Many superintendents fear the unleashing of unrestricted advertising into their schools that could possibly find a way into the classrooms, acknowledging the powerful influence of advertising on children and the need of vital restraints.

St. Cloud currently upholds a policy updated in 2008 that allows advertising to pay for educational programs and activities that must meet standards of the community and the school board. School Media also agrees to strictly promote healthy lifestyles and educational or nutritional wellness products, encouraging exercise and healthy eating habits for children.

Superintendent Jim Johnson of Monticello Schools shows a display of possible locker advertising under consideration at several school districts

Superintendent Jim Johnson of Monticello Schools shows a display of possible locker advertising under consideration at several school districts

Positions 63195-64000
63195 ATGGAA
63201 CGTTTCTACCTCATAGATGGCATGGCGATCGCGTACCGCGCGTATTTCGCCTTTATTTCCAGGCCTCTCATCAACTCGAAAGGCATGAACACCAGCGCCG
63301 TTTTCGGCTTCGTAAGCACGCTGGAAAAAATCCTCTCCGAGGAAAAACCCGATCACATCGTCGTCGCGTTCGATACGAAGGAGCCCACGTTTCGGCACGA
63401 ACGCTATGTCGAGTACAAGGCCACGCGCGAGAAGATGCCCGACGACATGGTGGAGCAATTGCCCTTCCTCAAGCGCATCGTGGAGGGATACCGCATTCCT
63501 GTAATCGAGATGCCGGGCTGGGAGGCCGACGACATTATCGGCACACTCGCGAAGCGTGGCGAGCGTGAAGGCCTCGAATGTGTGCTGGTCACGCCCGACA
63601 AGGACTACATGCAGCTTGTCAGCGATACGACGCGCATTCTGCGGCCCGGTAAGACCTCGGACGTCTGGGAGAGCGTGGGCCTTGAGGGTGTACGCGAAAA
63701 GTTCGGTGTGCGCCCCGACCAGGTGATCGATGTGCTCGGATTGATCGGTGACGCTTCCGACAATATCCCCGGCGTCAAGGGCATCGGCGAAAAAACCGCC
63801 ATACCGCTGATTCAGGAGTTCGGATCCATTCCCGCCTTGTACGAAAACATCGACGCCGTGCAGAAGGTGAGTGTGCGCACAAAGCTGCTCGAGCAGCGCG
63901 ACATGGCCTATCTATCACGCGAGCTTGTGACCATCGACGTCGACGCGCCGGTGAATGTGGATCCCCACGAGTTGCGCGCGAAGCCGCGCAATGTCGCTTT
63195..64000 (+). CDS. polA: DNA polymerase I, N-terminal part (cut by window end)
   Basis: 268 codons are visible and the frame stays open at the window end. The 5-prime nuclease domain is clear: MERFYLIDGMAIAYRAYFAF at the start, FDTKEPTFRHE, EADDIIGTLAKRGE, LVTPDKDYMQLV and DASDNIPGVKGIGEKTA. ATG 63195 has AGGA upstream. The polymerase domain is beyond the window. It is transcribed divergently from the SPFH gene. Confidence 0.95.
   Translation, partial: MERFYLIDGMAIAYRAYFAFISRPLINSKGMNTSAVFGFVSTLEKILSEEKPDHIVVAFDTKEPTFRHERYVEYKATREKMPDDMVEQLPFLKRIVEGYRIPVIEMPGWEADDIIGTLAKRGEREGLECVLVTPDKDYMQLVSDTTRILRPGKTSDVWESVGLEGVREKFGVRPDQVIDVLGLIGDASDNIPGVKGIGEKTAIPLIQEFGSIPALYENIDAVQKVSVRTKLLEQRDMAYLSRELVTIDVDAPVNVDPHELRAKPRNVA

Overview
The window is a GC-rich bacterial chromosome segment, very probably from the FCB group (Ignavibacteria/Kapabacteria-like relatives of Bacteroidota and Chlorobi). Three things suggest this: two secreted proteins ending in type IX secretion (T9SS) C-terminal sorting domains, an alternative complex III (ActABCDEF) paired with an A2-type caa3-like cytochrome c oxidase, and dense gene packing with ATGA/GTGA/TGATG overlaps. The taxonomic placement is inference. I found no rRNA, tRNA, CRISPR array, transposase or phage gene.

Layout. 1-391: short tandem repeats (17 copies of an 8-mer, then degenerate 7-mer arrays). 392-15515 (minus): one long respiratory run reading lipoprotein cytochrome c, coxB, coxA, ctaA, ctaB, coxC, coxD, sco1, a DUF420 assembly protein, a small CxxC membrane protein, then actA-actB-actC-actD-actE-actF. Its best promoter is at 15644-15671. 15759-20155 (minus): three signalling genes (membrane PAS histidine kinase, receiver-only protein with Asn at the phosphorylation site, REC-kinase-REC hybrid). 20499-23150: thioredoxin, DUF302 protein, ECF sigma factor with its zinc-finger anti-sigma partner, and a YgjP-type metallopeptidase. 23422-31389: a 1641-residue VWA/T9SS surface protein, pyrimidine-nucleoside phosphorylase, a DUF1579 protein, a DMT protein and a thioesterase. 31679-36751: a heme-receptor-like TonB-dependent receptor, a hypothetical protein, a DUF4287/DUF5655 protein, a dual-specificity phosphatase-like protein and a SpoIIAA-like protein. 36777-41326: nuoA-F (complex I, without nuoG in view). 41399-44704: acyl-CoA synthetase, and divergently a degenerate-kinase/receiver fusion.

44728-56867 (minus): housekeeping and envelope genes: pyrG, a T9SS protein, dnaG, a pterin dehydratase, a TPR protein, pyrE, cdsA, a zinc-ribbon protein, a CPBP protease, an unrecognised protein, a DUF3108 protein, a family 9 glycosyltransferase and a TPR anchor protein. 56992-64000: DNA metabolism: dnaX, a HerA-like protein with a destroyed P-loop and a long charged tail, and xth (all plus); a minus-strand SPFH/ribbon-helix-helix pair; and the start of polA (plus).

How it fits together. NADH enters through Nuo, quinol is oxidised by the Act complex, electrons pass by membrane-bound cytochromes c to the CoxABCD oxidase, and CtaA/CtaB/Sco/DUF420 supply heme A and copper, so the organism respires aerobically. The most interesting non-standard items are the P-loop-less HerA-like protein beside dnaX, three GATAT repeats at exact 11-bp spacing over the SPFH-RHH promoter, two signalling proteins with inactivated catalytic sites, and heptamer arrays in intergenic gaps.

Advertisements embodying the ideas established by School Media present a possible positive influence on children and the community, promoting healthy habits while providing desperately needed money for the schools.

Although this conveys advertising in a positive light, the Centennial school district in Circle Pines last year rejected advertising as a financial solution despite the estimated $200,000 to $300,000 that would have been gained by the proposals.

Superintendent Bruce Watkins of the St. Cloud school district shares this tentative approach towards advertising, continuing to explore every possible option to improve the districts’ severe financial situation.

This reflects advertising’s prominent and overwhelming role in society, as it possesses the power to influence the financial and educational system of public schools across America. This exhibits advertising’s ability to act as a helpful source of aid and assistance, but also raises worry of its influential position in the lives of children.

Advertising Targeting Children

Children present a prime target of the advertising industry, as they are perceived as naive and easily susceptible to persuasive techniques, unaware of advertising’s intentions to sell a product prior to the age of 7 or 8.